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Florida Panthers: No. 102

"For somebody like Ed, his livelihood is hockey and he loves it. He's truly a pioneer," Dr. Edwin Su said. Scott Audette/Getty Images

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Last year's ranking: 82
Title track: 116
Ownership: 109
Coaching: 122
Players: 101
Fan relations: 62
Affordability: 30
Stadium experience: 81
Bang for the buck: 105

The Panthers were awful. Really, truly awful. They were worst or second worst in the NHL in goals and goals against, power play and penalty killing. How Buffalo (52 points) actually finished worse in the standings than Florida (66) boggles the mind.

These cats are in rough shape, falling another 20 spots in our rankings (after plummeting 49 places last year) to land with a thud outside the top 100. After missing the playoffs for the 12th time in 13 years, Florida fired interim coach Peter Horachek and hired Gerard Gallant, who last coached in 2006 for Columbus. Not one player reached 40 points last season. Adding salt to those wounds, GM Dale Tallon used the compliance buyout on Ed Jovanovski this offseason, saving Florida about $4 million in cap space but jettisoning the fan favorite it drafted first overall 20 years ago. But as one icon leaves, another returns. The Panthers will have goalie Roberto Luongo, whom they dealt away in 2006 but reacquired just before the trade deadline last season, for a full campaign. He put up a .924 save percentage in his 14 starts with the team last season. Florida will bank on Bobby Lou and a bunch of kids, including 2014 first overall pick Aaron Ekblad, to keep them ahead of the Sabres.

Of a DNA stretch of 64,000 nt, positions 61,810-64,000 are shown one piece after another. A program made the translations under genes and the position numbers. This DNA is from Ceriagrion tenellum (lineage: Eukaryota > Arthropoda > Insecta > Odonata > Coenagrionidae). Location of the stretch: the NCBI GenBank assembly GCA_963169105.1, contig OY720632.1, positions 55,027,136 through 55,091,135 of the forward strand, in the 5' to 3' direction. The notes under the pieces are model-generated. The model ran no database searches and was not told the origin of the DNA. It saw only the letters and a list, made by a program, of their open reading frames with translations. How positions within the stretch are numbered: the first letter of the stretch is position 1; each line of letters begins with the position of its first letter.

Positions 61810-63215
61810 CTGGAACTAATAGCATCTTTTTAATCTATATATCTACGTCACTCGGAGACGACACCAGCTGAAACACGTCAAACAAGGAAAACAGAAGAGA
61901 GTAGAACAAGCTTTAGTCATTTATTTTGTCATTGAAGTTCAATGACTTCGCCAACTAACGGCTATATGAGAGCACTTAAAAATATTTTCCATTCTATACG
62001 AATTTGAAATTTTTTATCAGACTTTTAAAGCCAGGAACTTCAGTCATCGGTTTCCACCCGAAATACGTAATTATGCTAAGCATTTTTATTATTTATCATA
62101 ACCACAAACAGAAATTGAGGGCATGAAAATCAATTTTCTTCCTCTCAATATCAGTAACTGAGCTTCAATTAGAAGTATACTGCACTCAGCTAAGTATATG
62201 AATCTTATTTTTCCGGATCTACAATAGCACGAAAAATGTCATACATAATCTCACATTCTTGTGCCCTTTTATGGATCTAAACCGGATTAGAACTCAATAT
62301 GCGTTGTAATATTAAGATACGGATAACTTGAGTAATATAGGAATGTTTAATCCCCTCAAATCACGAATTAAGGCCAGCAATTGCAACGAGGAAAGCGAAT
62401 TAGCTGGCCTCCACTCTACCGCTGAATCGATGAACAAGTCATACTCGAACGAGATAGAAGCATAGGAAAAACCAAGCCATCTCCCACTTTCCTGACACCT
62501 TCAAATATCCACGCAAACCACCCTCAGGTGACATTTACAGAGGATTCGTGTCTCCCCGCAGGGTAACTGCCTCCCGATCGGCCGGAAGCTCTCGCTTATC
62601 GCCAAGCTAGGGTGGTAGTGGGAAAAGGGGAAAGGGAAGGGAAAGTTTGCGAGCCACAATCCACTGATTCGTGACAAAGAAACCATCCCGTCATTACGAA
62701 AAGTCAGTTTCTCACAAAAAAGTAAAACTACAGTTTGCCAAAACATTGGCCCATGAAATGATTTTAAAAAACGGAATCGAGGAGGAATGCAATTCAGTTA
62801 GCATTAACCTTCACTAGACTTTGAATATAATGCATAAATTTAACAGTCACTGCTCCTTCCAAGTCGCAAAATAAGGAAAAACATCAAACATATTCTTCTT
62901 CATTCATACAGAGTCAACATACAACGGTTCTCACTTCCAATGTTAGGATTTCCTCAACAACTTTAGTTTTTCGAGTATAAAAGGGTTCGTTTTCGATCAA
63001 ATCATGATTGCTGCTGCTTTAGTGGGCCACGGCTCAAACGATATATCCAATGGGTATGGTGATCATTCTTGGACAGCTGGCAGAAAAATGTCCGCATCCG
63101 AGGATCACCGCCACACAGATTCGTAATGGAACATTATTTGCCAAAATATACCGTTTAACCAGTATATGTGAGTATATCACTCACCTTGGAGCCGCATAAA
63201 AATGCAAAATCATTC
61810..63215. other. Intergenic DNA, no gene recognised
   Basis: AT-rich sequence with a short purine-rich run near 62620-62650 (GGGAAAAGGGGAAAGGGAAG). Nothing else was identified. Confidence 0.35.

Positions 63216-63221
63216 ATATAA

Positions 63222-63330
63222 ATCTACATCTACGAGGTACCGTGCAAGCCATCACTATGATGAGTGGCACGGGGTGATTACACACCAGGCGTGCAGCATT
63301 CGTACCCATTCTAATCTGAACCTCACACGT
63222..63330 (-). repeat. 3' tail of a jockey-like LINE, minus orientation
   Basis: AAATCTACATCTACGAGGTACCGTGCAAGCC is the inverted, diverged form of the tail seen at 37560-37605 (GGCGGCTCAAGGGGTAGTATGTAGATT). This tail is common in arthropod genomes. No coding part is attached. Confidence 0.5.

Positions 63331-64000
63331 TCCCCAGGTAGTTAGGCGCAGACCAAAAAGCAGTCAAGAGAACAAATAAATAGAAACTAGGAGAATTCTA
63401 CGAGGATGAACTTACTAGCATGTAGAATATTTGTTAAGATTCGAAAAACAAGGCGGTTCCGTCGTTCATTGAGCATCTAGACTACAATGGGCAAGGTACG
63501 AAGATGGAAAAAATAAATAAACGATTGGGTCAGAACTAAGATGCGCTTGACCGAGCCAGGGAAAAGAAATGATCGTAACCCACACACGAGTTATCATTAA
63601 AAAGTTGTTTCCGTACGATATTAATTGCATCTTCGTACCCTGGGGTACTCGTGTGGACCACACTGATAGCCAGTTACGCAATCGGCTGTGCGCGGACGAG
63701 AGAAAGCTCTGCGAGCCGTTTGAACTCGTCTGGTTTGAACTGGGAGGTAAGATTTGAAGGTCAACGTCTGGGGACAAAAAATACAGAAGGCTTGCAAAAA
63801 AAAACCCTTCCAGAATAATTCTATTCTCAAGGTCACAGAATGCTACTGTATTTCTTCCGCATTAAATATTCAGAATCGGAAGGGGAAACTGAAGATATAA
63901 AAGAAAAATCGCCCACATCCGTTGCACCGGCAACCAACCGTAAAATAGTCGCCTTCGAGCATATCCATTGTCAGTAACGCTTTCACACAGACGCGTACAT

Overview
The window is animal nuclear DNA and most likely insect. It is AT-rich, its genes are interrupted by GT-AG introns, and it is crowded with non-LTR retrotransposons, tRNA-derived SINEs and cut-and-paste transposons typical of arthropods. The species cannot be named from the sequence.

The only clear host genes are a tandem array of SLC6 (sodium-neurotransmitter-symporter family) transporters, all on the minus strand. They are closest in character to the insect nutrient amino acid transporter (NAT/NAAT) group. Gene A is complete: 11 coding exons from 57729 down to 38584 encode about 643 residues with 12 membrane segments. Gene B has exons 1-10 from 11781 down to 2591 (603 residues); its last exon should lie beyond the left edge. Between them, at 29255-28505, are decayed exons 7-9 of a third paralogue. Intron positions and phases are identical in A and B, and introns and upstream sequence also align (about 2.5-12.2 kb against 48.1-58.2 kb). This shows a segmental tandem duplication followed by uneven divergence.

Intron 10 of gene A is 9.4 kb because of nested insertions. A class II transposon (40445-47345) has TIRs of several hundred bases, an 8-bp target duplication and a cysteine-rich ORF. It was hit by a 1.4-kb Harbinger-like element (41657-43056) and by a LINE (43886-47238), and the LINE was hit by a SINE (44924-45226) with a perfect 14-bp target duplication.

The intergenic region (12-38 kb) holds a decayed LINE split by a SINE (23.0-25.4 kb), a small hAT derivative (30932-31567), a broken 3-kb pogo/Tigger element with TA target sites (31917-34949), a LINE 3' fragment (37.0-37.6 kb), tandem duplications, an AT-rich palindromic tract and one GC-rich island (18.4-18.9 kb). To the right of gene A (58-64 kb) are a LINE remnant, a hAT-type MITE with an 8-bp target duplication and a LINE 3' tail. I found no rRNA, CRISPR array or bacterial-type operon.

But at least they're priced to market value. The average cost per game for the Panthers, already one of the cheapest dates in the NHL, decreased by a league-best 15.4 percent this year. At about an average of $41 a ticket, the BB&T Center offers a nice place to come in and cool off from the Miami heat. Apparently, the air conditioning isn't enough, though; the Panthers rank 29th in attendance in the NHL. Who said Floridians don't know good hockey when they see it?